Why Facebook's IPO changes things for everyone

After the unprecedented hype came the lukewarm debut. The initial public offer (IPO), priced at $38 a share, values Facebook, the cult social networking platform which has changed the rules of keeping in touch forever, at a staggering $104 billion. This makes it the largest IPO for a US tech company and the first in that country to go public with a $100 billion plus valuation.

For months and weeks now, analysts have been poring over what an IPO would mean not just for the company but also its iconic founder, the 28-year-old Mark Zuckerberg, who dreamt of building a company which makes money for quality products and not vice versa. For Facebook, the IPO will change things forever, amid hopes that the company will be able to withstand the pressures a listing will naturally bring.

So what is likely to change on the ground for Facebook as investors trade its stocks every day? As seen on its listing debut, not everyone is as enthusiastic about the company’s fortunes, given that the company’s stock hovered just around its issue price at the end of its first trading day on 18 May.

So far Facebook has managed to do well, but now that investors will be watching it ever so closely.AP

There are those that feel that Facebook (2011 profits of $1 billion on revenues of $3.7 billion) will, going forward, face challenges in generating revenues in a world which has seen several other tech titans generating enormous hype and then failing to live up to expectations. So far Facebook has managed to do well, but now that investors will be watching it ever so closely. The company, known for its constant ability to innovate and remain ahead of the curve, will be under pressure to prove itself.

Rather ominously, The Economist points out in its 12 May issue that social networking’s brief history already has examples where one-time high flyers were unceremoniously dumped after they failed to live up to expectations of users, despite having built up considerable content on such sites.

The examples cited by The Economist are of Friendster and MySpace. For Facebook, whose biggest proposition thus far, in particular in countries like India, is that its basic services are free, the biggest challenge would be to strike that important balance between keeping users engaged without charging them, and yet generating revenue for the company and its investors through advertising, applications and other channels. How effectively Facebook is able to strike this balance is going to determine whether investors remain bullish on the stock.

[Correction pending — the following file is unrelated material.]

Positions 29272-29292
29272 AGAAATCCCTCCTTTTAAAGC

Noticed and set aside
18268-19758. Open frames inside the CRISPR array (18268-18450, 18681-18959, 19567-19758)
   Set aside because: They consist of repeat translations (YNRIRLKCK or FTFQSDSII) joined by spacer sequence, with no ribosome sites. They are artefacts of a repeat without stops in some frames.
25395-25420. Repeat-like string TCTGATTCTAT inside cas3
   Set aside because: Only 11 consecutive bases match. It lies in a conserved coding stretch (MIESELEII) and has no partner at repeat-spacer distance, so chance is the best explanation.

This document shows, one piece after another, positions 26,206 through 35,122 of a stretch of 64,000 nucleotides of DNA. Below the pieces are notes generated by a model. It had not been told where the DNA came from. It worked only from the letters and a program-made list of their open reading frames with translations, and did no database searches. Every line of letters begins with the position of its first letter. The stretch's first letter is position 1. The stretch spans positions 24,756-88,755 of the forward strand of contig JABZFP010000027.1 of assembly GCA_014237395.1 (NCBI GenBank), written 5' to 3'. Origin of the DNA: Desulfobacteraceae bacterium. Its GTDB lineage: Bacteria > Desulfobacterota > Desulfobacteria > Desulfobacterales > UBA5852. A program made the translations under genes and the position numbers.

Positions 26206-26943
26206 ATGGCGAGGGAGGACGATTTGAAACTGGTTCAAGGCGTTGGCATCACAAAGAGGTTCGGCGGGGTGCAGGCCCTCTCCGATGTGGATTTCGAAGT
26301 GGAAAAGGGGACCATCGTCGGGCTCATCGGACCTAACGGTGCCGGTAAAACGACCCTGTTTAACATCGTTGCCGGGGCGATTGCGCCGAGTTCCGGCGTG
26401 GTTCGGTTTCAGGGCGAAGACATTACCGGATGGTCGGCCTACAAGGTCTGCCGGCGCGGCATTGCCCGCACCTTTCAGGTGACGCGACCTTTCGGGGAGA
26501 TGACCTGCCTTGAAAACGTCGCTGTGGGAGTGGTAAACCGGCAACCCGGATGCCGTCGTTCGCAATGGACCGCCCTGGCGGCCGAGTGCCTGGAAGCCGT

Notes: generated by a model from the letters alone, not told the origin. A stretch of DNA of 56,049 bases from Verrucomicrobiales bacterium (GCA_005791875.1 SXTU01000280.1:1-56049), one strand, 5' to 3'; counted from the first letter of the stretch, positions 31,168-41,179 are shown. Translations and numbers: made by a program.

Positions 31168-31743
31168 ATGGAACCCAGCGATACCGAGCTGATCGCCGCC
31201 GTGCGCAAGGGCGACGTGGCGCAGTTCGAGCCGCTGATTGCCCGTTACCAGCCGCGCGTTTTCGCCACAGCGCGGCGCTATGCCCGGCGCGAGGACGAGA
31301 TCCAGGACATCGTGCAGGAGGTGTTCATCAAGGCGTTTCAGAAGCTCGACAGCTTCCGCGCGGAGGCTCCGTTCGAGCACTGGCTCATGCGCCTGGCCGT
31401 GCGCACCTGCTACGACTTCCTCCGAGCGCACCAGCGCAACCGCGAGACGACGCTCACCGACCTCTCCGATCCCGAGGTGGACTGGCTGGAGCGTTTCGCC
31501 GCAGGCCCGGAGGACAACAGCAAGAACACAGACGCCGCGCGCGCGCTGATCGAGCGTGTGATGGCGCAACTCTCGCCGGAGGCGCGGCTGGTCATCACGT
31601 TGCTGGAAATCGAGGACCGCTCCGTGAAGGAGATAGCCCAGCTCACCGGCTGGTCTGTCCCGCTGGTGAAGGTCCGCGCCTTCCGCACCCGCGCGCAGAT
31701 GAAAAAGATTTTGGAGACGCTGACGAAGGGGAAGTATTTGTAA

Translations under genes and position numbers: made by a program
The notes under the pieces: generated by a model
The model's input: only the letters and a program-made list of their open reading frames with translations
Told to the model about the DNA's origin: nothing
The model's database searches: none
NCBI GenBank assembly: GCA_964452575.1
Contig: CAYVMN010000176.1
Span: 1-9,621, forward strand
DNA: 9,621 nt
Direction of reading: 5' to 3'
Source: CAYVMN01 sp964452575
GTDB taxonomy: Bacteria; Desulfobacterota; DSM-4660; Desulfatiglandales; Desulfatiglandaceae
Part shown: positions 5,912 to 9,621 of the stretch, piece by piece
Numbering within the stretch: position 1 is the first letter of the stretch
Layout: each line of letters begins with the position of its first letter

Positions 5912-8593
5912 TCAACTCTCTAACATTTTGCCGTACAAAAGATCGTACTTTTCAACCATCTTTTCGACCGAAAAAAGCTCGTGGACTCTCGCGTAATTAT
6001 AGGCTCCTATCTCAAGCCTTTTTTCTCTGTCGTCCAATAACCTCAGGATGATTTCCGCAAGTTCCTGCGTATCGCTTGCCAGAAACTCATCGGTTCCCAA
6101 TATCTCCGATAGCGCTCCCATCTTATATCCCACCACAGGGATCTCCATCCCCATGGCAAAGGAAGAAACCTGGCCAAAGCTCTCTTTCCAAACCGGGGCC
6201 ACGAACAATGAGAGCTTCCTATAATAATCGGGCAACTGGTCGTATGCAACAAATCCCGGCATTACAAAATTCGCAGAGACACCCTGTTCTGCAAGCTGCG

So far, Facebook’s users have stuck to it, and have been growing phenomenally. In the first quarter of 2012, it had 901 million average monthly users, and 58 percent of them used Facebook daily in March, notes The Economist. And the article says frequent users are most likely to click on ads and gaming applications. However, Facebook is still not essentially about advertising and gaming as about connecting with others and sharing content for free. Its ad revenues, in fact, dipped in the first quarter of this year, from the last quarter of 2011 and average revenue per user has also slowed in growth at above 6 percent.

With mobile usage set to dominate internet-based offerings, Facebook will also have to develop cutting edge offerings in that space. So far, that has not happened and The Economist  says though the company has 500 million mobile users, its mobile apps are still reflective of a personal computer kind of framework, not cutting edge enough. The $1 billion acquisition just before the IPO of mobile photo sharing company Instagram by Facebook is ostensibly aimed at addressing this problem.

An article inTheWall Street Journal, on the other hand, notes how Facebook has been experimenting with other revenue-generating models which may leave users puzzled. Apart from unveiling a paid app store a la Apple, Facebook recently began an experiment in New Zealand, charging two NZ dollars a post for users to ensure their friends see what they write. The WSJ article says the service, called Highlight, in fact goes against the grain of what Facebook stands for – “free and always will be”. The article also quotes a NZ Facebook user as saying it was doubtful whether what she posted would ever be important enough for her to want to pay two dollars for it. That could be the thinking of many others if Facebook began charging for services like this.

That things will not be easy for a post-IPO Facebook is evident. Even as it grapples with the pressures of coming up with new sources of revenue without aggravating users who could then turn out to be fickle, General Motors Co has already said that it was cancelling its paid advertising on the site.

In addition, a recent Reuters report quotes Global Equities analyst Trip Chowdhry as saying  the stock debut was “lacklustre” because Facebook’s growth prospects do not justify a high stock valuation. “They have serious technology and business model problems. Facebook is overhyped and drinking its own Kool-Aid,” he was quoted as saying. “They are only getting $4.39 per user per year. Google gets almost $30 per user.”

And so, while Facebook begins its long journey in the markets after an iffy debut last week, the spotlight will firmly be on Mark Zuckerberg and the phenomenon he created called Facebook. Going forward, Facebook will have to monetise existing and new services effectively to generate revenues and keep investors interested.

Whether he can succeed in keeping his millions of users happy and their numbers growing, together with a growing bottomline, will determine whether one of the world’s greatest entrepreneurs and innovators is able to survive the ultimate test: that of sustaining a pathbreaking business which changed the world.

Updated Date: May 21, 2012 10:56 AM

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